Child discharging weapon in home should never happen, firearms teacher says

UPDATE @ 11:30 p.m. (April 10): Incidents involving a firearm, like the one that has landed a Miami County husband and wife in jail after their 4-year-old son discharged a shotgun in their mobile home, should never happen, a firearms trainer said Tuesday.

"I think this particular situation was inexcusable," Scott Cronin told News Center 7's Lauren Clark. "We have to be vigilant if we choose to own firearms and keep firearms in our house."

Charles and Tricia Noel remain in the Miami County Jail tonight on cash-only bonds of $60,000 and $50,000 respectively. Their bonds arise from the criminal charges filed against them in the Monday afternoon incident that occurred in the 10,000 block of North County Road 25-A near Piqua.

Next for Mom and Dad, 26 and 25, is a pretrial hearing that has not yet been scheduled, according to the jail's online record.

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According to sheriff's deputies, the Noel boy discharged a 20-gauge shotgun twice, sending buckshot through his bedroom wall. The pellets hit a neighbor's mobile home and the neighbor’s pickup truck.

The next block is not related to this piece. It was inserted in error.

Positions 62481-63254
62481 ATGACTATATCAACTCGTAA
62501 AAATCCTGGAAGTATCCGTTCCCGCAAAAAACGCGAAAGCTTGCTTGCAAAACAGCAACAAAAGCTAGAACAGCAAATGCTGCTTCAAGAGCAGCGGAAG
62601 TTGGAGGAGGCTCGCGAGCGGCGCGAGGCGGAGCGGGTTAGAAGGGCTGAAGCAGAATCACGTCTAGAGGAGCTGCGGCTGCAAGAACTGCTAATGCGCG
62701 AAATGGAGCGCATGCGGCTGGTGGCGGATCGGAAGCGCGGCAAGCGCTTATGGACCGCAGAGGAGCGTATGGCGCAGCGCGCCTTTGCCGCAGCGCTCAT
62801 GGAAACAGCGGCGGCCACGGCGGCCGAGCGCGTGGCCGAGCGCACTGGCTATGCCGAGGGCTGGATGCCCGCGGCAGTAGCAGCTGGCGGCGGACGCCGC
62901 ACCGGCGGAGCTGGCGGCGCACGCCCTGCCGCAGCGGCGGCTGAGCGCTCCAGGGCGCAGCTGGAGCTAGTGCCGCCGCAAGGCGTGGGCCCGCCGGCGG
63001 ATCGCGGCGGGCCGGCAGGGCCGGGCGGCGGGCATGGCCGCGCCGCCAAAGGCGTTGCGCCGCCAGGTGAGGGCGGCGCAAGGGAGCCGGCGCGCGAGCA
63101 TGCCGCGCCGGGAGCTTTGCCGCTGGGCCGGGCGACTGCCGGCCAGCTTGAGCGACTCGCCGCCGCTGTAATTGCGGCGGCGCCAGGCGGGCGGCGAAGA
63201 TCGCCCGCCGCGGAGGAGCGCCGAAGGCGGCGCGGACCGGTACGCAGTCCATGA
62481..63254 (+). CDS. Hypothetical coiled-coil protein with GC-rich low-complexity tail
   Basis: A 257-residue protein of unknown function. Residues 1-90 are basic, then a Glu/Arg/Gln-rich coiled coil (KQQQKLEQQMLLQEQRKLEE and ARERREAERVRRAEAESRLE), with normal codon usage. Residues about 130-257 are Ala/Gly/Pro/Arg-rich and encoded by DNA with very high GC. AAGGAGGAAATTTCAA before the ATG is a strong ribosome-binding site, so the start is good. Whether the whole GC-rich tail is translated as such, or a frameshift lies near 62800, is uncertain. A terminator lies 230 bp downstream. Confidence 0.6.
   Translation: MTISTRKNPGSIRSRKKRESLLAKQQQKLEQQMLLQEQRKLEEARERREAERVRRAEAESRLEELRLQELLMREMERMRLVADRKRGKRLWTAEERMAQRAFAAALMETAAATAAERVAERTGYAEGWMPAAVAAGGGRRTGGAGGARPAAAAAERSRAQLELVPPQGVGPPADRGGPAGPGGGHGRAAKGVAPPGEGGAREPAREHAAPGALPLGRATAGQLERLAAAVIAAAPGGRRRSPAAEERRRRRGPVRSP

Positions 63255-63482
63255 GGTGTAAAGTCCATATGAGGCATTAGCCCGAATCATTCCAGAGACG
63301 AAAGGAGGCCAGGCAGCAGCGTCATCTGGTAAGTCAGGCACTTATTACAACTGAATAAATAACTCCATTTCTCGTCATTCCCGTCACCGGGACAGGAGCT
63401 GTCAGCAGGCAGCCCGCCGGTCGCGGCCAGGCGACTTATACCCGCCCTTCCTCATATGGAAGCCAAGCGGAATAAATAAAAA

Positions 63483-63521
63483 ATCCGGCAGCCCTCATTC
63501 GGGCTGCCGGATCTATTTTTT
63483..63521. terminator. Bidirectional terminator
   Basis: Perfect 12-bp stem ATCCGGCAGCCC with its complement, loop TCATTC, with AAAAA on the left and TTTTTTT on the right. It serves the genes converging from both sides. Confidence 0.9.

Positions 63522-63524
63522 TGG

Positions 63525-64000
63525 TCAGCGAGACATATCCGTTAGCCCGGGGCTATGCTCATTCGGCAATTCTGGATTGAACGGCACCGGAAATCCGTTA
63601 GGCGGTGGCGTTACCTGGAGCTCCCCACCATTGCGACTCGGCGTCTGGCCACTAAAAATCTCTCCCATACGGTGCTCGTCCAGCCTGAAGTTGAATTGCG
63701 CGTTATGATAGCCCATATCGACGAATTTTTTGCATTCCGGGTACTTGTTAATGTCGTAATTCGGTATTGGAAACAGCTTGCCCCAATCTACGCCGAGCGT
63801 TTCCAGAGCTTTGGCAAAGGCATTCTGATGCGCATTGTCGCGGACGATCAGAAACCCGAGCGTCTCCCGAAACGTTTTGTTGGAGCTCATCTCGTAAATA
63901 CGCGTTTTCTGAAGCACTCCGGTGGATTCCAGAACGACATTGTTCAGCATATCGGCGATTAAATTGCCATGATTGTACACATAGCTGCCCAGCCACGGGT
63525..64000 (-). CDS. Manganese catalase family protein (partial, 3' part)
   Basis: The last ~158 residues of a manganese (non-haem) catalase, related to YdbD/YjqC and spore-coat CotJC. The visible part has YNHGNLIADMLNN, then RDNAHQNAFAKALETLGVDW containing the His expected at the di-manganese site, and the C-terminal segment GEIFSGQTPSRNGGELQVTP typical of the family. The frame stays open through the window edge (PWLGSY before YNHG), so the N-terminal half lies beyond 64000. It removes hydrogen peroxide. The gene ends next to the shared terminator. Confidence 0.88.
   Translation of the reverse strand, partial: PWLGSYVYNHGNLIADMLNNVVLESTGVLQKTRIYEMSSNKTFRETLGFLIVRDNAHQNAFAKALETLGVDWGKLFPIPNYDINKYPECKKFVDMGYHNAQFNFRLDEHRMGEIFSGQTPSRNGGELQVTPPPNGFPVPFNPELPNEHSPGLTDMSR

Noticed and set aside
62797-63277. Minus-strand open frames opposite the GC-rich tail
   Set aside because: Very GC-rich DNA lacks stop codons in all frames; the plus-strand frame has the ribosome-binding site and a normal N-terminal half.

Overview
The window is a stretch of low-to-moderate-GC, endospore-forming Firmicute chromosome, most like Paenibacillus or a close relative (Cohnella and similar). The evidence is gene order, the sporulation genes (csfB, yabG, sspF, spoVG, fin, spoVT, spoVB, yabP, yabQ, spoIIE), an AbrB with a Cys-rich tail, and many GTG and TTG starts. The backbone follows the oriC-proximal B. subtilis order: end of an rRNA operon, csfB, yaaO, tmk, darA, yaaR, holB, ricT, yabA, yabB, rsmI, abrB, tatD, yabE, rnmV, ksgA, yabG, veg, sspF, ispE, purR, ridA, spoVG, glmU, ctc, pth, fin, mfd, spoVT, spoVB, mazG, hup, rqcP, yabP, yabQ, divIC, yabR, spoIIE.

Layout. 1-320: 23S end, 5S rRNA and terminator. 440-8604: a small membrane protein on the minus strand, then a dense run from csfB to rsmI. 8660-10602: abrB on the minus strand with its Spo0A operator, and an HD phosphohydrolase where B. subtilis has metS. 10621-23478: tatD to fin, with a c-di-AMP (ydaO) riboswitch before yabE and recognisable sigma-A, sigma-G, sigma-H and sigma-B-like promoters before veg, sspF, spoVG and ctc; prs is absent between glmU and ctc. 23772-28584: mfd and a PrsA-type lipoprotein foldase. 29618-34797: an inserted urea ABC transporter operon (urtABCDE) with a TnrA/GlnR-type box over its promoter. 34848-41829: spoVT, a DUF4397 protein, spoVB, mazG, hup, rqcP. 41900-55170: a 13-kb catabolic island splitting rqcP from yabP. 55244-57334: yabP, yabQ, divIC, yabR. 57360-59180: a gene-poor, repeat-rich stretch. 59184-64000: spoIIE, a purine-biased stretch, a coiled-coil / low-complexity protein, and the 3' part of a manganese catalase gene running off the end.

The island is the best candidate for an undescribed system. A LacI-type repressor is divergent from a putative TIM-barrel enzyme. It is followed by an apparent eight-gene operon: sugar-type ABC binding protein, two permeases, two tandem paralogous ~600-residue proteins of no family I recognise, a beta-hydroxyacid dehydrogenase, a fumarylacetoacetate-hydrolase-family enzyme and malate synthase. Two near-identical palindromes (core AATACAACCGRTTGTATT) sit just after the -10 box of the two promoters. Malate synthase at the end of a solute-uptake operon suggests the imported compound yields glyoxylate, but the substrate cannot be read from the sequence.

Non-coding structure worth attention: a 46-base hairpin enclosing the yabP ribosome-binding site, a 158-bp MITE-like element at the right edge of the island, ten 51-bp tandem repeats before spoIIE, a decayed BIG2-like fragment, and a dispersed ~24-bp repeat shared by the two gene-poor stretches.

One of the residents, Kevin Darnell, was not at home. But his mother was in the residence they share at the Paris Park Mobile Home Park -- and he's upset about what happened.

"Once I seen the house, I was like, 'Oh my God.' I just couldn't believe that," he said.

"It just had me horrified," he said at the thought that his mother was inside when the buckshot hit it. "I was worried to death for my mother."

Darnell said, "I found it so, so amazing that they had a loaded firearm in their home and just kept it, apparently, free range for the kids to touch and play with."


Cronin teaches students who attend his carry-concealed-weapon class that every gun should be treated as though it is loaded -- all the time. He said he teaches his children the same lesson.

"There are millions and millions of households across the country that have firearms in them so the odds that, someday, your child will be in a residence that has a firearm in it... whether they know it or not... are pretty good," Cronin said.

"I think it's very important that everyone understand just how to handle firearms responsibly, safely... so that you are able to be safe when you come across it."

The 4-year-old boy and his 3-year-old sister are in the temporary custody of their grandparents, according to officials.

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